A trailing return is the percentage return on an investment over a specific period of time, calculated by subtracting the current price from the beginning price and dividing by the beginning price multiplied by 100.
Investors use trailing returns to measure an investment's performance relative to a benchmark over a specific period of time and to understand an investment's volatility.
To calculate the trailing return on an investment portfolio, add up the individual returns for each security in the portfolio and divide by the number of securities in the portfolio. Multiply by 100 to convert to a percentage.
The results of a trailing return calculation can be used to compare an investment's performance to a benchmark, to understand an investment's volatility and to determine if an investment is a good fit for your portfolio. However, it is important to keep in mind that past performance is not always indicative of future results.
Before investing in stocks with high trailing returns, it is important to understand the risks associated with these types of investments. High trailing returns are usually associated with higher risk investments because the stock's performance has been very volatile, which means that future strong performances are less likely to be repeated. Remember that past performance is not always indicative of future results and that some high performing stocks are in industries such as technology companies, biotechnology companies and pharmaceutical companies.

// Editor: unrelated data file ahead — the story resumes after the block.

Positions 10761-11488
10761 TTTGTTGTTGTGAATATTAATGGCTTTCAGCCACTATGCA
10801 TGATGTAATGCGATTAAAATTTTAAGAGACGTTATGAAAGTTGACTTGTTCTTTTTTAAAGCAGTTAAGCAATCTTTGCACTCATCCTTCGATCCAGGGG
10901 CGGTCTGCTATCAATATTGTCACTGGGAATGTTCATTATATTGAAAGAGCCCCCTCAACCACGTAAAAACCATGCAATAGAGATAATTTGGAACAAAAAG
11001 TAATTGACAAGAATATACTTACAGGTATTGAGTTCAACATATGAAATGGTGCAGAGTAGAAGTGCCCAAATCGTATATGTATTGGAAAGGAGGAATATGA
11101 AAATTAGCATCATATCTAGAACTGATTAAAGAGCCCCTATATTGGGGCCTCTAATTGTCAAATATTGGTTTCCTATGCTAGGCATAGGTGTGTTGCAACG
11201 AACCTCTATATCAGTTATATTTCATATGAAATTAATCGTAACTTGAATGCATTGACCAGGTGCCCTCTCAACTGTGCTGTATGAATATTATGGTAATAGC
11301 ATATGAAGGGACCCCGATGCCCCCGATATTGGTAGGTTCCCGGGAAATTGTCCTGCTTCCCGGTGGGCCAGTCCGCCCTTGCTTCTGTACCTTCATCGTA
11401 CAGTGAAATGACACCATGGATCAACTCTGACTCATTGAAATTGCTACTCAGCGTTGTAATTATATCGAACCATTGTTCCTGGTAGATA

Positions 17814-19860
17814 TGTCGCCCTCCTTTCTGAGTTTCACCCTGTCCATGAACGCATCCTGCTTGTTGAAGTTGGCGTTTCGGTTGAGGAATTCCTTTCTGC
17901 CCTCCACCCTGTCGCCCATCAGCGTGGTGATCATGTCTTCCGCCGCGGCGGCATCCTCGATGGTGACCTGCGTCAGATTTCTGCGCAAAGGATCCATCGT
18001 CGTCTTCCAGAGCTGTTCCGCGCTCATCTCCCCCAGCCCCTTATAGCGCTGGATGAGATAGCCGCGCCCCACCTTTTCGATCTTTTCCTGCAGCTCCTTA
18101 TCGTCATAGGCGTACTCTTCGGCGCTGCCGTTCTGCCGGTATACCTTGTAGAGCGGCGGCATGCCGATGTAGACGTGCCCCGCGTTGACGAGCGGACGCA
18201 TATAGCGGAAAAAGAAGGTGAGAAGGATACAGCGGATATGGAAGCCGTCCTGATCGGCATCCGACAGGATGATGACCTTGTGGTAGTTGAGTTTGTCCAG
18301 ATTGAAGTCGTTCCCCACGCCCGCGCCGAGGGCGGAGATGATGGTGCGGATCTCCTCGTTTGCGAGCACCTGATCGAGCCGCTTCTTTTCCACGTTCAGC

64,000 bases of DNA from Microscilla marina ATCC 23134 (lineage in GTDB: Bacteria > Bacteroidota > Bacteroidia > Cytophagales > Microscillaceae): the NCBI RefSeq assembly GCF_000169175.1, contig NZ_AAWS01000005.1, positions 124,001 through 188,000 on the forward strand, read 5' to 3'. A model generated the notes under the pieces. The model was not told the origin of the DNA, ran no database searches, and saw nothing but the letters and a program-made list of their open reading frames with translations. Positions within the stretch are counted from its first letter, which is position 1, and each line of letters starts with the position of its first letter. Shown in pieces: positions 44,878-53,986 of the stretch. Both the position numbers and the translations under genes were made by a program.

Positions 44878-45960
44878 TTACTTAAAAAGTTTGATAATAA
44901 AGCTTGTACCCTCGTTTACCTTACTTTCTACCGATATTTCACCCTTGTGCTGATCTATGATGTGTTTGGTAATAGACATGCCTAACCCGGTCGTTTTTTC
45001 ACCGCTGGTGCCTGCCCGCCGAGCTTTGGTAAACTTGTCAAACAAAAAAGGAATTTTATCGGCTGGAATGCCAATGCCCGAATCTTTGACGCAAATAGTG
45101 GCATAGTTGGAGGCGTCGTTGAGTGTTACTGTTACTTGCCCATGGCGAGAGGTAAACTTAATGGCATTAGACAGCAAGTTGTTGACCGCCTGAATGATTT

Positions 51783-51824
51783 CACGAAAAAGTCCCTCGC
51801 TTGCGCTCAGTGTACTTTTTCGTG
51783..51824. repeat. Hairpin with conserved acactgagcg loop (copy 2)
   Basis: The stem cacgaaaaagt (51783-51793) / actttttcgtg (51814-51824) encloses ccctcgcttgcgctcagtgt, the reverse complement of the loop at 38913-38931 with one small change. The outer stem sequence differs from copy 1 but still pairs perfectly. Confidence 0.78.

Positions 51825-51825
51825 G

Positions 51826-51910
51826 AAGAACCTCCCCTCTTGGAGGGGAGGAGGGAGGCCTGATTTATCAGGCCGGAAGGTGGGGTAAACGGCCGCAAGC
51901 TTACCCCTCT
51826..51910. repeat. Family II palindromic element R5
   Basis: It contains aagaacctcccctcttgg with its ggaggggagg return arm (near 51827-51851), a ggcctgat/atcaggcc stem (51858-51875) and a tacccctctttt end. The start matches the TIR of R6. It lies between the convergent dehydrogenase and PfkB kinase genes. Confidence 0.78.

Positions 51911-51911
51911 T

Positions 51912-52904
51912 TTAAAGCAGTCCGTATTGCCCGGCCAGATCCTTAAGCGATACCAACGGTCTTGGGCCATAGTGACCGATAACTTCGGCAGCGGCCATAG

Disclaimer: The above references an opinion and is for information purposes only. It is not intended to be investment advice. Seek a duly licensed professional for investment advice.

True Tamplin, BSc, CEPF®

About the Author
True Tamplin, BSc, CEPF®

True Tamplin is a published author, public speaker, CEO of UpDigital, and founder of Finance Strategists.

True is a Certified Educator in Personal Finance (CEPF®), a member of the Society for Advancing Business Editing and Writing, contributes to his financial education site, Finance Strategists, and has spoken to various financial communities such as the CFA Institute, as well as university students like his Alma mater, Biola University, where he received a bachelor of science in business and data analytics.

To learn more about True, visit his personal website, view his author profile on Amazon, or check out his speaker profile on the CFA Institute website.